In Our Hands | World Wildlife Day | Courage and Conservation


I only went out for a walk and finally concluded to stay out till sundown, for going out, I found, was really going in. When we try to pick out anything by itself, we find it hitched to everything else in the universe. The clearest way into the Universe is through a forest wilderness. ~ John Muir

Congratulations to the The International Film Festival Winners! The IEFF has awarded the film that most effectively reveals current issues and challenges–most notably the ivory poaching crisis–and communicates solutions to the environmental,  social-economic and sustainability issues facing elephant conservation including reducing the demand for illegal ivory in the destination countries.

Finding beauty in the power to choose and take urgent action “The future of wildlife is in our hands” theme reinforces the inextricable link between wildlife, people and sustainable development. It is the responsibility of each generation to safeguard wildlife for the following generation. It also imparts the pressing need for national action to ensure the survival in the wild of both charismatic and lesser known species.

The secretariat of the Convention on International Trade in Endangered Species of Wild Fauna and Flora (CITES), in collaboration with other relevant United Nations organizations, facilitates the implementation of World Wildlife Day.

With 182 Member States, CITES remains one of the world’s most powerful tools for biodiversity conservation through the regulation of trade in wild fauna and flora.

“Time is running out” to end wildlife poaching that threatens some of the world’s most iconic species, such as elephants, Secretary-General Ban Ki-moon said today as the United Nations marked World Wildlife Day.

Urging global efforts to protect this essential natural heritage for the current and future generations, much more needs to be done by key actors on all continents and across sectors, he said in a message, stressing that “the future of wildlife is in our hands,” echoing the theme of this year’s World Day.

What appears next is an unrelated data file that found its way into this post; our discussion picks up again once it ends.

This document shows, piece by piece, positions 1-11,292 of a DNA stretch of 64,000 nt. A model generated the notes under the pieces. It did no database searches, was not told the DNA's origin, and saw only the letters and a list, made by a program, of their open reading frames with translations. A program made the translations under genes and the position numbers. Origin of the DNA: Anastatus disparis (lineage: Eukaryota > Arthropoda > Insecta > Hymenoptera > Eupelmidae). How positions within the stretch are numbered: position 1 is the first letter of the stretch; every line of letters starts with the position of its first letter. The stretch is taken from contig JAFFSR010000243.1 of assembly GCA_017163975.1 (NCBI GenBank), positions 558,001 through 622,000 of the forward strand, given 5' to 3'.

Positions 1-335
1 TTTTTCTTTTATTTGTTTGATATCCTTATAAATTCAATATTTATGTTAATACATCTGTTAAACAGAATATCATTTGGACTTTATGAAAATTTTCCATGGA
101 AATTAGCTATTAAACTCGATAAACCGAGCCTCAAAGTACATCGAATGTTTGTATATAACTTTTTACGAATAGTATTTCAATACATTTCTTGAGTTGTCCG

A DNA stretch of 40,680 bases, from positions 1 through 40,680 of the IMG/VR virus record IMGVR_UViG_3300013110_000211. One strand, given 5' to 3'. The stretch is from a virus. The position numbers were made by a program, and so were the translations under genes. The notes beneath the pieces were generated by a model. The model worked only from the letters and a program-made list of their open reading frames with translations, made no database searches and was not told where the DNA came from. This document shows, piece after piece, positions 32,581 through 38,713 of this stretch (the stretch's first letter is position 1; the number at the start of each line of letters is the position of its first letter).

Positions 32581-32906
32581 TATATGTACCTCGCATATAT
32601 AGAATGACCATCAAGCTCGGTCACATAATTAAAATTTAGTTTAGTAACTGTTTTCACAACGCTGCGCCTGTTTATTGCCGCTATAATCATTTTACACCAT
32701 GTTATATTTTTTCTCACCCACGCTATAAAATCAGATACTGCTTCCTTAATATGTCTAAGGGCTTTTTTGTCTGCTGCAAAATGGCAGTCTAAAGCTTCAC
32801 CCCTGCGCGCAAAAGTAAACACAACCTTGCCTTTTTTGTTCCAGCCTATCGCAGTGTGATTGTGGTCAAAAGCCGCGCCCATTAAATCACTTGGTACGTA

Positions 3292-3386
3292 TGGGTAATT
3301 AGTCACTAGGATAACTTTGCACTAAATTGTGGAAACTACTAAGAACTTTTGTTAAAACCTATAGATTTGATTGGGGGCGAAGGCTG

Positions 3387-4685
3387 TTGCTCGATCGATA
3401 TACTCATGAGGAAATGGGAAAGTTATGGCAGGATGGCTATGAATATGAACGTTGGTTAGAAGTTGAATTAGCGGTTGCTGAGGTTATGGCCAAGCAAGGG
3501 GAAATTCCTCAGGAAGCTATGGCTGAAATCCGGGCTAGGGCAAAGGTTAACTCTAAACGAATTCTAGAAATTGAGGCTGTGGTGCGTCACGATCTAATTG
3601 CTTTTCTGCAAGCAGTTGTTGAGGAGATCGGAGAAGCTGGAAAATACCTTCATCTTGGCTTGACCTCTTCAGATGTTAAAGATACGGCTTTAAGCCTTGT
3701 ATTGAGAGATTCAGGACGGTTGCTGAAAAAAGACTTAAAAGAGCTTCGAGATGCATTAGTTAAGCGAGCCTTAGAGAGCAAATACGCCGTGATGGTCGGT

“For too long, the world has been witness to heart-breaking images of the mass slaughter of elephants for their tusks,” he said.

Under the theme, The future of wildlife is in our hands, African and Asian elephants are a main focus of the 2016 World Wildlife Day. Countries around the world are encouraged to highlight species of wild animals and plants from their own countries, adapting the global theme to suit.

To combat poaching and trafficking of protected species, it is essential to address both the demand and supply of illegal wildlife products through agreed goals and targets and international instruments, such as the CITES, he added.

In his message, John E. Scanlon, CITES Secretary-General, noted that the current wildlife crisis is not a natural phenomenon, such as a drought, a flood or a cyclone. “It is the direct result of people’s actions,” he declared.

Across every continent, he noted, governments and citizens are tackling both demand and supply, making wildlife crime much riskier and far less profitable. “We are beginning to turn the tide on wildlife trafficking,” he said, adding, however, that much still remains to be done, and a collective success will rely upon the individual actions taken by each.

UN Environmental Programme (UNEP) Executive Director Achim Steiner said that the disappearance of individual species threatens biodiversity, and by extension, the life support systems on the planet. The Day is “a call to become more informed and more involved in stopping this crime against nature, communities and future generations,” he said.

Braulio F. de Souza Dias, Executive Secretary of the Convention on Biological Diversity, said wildlife is also the basis of biodiversity. Biodiversity in the wild is just as important to human wellbeing as biodiversity in plants and animals used for human consumption. Wildlife is incremental to forestry, fishery and tourism livelihoods around the world. Quite simply, biodiversity keep ecosystems functional providing the ecosystem services to allow people to survive, get enough food, and make a living.

“The conservation and sustainable use of wildlife is therefore a critical component of sustainable development, and should be part of a comprehensive approach to achieving poverty eradication, food security and sustainable livelihoods,” he said.

The International Elephant Film Festival is jointly organized by the Jackson Hole Wildlife Film Festival and the Secretariat of the Convention on International Trade in Endangered Species of Wild Flora and Fauna (CITES) as part of the program of World Wildlife Day 2016 to raise global awareness of the various challenges facing the African and Asian elephants. Winners were announced on March 3rd, the 2016 World Wildlife Day, at the UN Headquarters in New York–winners.html


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